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Widow baffled by ambulance service failures

The widow of a man who died after a five hour ambulance delay says she can't understand why ambulance workers didn't take his meningitis symptoms more seriously.

I am extremely concerned about the treatment he received by the ambulance staff and I was baffled at the time that they didn’t seem to be taking into consideration his symptoms and the urgency of his situation.

I am still amazed now that the paramedics took such a long time to realise the red flag symptoms of meningitis that Mthuthuzeli was experiencing and it took them six hours to send an ambulance. It is incredibly well known that you have to act quickly if someone starts to suffer from symptoms of meningitis and his death could have been avoided if they had taken the care and attention to give him the medical care he rightly deserved.

– Lisa Armitage, widow

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Coroner criticises ambulance service over delays

A Coroner has ruled that ambulance service failures contributed to a man's death. 38-year-old Mthuthuzeli Mpongwana died from meningitis at the Bristol Royal Infirmary after waiting five hours for an ambulance. The Coroner said his death was from natural causes but it "was contributed to by a failure to take appropriate action in the face of an obvious need".

What to look out for if you suspect your baby has meningitis

The NHS advises that every suspected case of meningitis should be treated as a medical emergency.

Babies and young children under five are most at risk of developing bacterial meningitis. Its symptoms usually begin suddenly and get worse rapidly.

A baby or young child with meningitis may:

  • have a high fever, with cold hands and feet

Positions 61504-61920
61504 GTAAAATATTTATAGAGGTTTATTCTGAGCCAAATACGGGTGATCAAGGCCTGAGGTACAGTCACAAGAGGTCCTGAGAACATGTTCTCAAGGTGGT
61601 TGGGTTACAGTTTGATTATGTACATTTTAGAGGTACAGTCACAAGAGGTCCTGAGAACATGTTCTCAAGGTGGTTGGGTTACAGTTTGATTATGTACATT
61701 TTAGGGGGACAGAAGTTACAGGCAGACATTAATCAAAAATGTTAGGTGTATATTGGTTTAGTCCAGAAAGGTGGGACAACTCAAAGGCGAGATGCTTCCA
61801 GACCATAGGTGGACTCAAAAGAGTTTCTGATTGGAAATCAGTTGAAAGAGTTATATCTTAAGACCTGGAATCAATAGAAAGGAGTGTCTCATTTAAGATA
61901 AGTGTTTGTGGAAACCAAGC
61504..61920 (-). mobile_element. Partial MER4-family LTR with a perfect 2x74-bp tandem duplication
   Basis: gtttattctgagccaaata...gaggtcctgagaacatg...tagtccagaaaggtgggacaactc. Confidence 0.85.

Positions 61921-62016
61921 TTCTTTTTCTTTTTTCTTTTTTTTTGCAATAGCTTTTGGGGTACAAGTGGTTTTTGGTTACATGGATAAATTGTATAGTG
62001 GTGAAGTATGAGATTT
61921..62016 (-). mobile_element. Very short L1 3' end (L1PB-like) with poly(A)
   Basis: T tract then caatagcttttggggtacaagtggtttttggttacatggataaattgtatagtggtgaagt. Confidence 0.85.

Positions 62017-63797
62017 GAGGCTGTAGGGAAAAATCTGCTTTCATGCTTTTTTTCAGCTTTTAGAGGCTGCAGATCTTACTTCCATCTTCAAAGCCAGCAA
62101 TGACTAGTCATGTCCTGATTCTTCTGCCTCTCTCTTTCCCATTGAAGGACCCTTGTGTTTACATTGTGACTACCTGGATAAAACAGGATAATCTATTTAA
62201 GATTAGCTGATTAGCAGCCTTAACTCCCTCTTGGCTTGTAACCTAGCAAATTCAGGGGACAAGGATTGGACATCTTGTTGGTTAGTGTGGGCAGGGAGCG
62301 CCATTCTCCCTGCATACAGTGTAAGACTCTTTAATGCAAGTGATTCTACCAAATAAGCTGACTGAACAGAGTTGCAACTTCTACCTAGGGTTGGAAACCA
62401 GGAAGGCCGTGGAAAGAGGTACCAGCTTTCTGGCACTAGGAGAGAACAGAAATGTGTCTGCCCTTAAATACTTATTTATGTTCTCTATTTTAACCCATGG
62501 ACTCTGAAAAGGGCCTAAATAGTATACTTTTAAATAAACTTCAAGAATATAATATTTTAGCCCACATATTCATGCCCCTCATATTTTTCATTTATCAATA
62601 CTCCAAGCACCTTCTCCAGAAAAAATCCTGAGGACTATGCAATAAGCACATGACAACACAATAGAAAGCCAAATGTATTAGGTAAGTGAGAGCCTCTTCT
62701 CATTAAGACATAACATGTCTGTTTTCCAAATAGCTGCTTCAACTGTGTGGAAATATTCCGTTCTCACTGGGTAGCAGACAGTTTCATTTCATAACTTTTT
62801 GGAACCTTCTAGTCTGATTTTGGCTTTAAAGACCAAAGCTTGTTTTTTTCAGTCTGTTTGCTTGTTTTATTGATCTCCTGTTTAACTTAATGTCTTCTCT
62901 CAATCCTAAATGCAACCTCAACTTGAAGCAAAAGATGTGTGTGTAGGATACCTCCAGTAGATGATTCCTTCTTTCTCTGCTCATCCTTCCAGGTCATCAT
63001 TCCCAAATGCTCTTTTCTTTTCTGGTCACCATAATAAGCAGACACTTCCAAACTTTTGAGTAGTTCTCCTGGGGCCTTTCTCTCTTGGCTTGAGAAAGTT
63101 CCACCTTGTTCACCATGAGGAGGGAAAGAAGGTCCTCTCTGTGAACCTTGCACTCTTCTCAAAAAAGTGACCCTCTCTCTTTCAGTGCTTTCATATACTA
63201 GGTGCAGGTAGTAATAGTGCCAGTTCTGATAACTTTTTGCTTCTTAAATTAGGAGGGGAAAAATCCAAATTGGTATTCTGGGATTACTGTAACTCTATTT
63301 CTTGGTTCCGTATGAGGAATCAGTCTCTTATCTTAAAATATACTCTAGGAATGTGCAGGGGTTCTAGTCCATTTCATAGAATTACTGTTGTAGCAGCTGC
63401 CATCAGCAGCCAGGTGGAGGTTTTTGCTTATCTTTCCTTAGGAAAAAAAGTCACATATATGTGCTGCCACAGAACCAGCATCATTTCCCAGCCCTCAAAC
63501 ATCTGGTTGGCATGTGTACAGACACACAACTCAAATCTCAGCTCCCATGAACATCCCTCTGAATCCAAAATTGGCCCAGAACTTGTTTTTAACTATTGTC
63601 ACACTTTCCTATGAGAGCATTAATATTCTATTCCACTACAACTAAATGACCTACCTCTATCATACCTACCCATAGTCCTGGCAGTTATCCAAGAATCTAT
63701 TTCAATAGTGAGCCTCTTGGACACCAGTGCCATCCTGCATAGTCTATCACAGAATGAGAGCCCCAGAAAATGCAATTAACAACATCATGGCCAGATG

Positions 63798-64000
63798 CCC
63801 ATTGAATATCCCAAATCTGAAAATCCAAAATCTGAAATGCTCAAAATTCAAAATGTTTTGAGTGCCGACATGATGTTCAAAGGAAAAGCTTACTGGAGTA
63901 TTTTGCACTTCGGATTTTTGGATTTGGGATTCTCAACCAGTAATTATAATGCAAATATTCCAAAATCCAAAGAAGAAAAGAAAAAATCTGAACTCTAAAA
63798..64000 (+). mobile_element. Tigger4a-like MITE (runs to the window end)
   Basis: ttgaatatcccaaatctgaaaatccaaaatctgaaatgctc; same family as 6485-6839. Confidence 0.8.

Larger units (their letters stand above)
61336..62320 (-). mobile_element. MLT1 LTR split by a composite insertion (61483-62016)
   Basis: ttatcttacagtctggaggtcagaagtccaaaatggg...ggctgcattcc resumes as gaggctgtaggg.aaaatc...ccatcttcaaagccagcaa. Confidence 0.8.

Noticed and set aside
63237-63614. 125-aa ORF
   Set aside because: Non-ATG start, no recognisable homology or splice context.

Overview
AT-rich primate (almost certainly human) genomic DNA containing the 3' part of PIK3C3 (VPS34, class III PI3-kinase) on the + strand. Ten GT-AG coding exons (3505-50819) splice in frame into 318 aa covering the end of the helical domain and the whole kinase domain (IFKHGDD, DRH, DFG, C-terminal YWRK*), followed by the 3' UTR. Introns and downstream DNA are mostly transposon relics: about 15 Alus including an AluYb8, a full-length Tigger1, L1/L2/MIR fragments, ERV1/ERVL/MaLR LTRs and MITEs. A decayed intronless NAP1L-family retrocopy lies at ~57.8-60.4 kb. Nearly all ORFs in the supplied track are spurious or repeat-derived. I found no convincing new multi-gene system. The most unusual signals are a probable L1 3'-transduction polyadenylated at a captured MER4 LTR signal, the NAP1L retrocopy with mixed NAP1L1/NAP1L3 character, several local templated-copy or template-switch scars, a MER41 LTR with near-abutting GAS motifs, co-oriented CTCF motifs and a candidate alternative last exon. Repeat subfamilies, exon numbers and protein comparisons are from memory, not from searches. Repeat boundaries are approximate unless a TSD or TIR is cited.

• vomit and refuse to feed
  • feel agitated and not want to be picked up
  • become drowsy, floppy and unresponsive
  • grunt or breathe rapidly
  • have an unusual high-pitched or moaning cry
  • have pale, blotchy skin, and a red rash that doesn't fade when a glass is rolled over it
  • have a tense, bulging soft spot on their head (fontanelle)
  • have a stiff neck and dislike bright lights
  • have convulsions or seizures

More information can be found here.

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NHS privatisation fears spark Bristol protest

The 100-metre-long petition has been signed by thousands of Bristolians. Credit: ITV News West Country

Balloons emblazoned with pro-NHS slogans and a 100-metre-long petition against privatisation have been part of a protest in Bristol today.

The 300 balloons carry the message 'Vote for a Public NHS'. Credit: ITV News West Country
Protestors march up Bristol's Park Street. Credit: ITV News West Country

The petition is addressed to the Clinical Commissioning Group because it was set up by the present government with the specific purpose of contracting out sections of local NHS services in such a way that profit making companies can run them as money-making concerns. It is this fracturing and marketization of our integrated national health service which local people are protesting about.

– Protect Our NHS, the campaign group that organised the event

5,000 people have signed the document demanding that Bristol's NHS stays out of the private sector, and a procession of protestors are delivering it by hand to the city's Clinical Commissioning Group.

The even has been organised by the Protect Our NHS campaign group Credit: ITV News West Country
Protestors with carry balloons with political slogans. Credit: ITV News West Country

Study reveals majority of asthma deaths preventable

Asthma costs the NHS a billion pounds a year. Credit: Yui Mok/PA Wire/Press Association Images

New figures have revealed that more than 350,000 people in the South West have asthma.

Today is World Asthma Day, and it's estimated the condition costs the NHS a billion pounds every year in treatment. This includes more than 3.7 million GP visits, and over 65,000 emergency admissions - three-quarters of which are preventable.

The first National Review of Asthma Deaths has found that two-thirds of asthma deaths could be prevented with better everyday care, and that half of patients have poor control of their condition - despite available treatments to help manage it.

Poorly controlled asthma means people take twice as many days off work as other asthma patients, and are more likely to need hospital treatment for attacks. The review recommends that those with the condition talk to their doctor if they have wheezing, chest tightness, coughing and/or shortness of breath.

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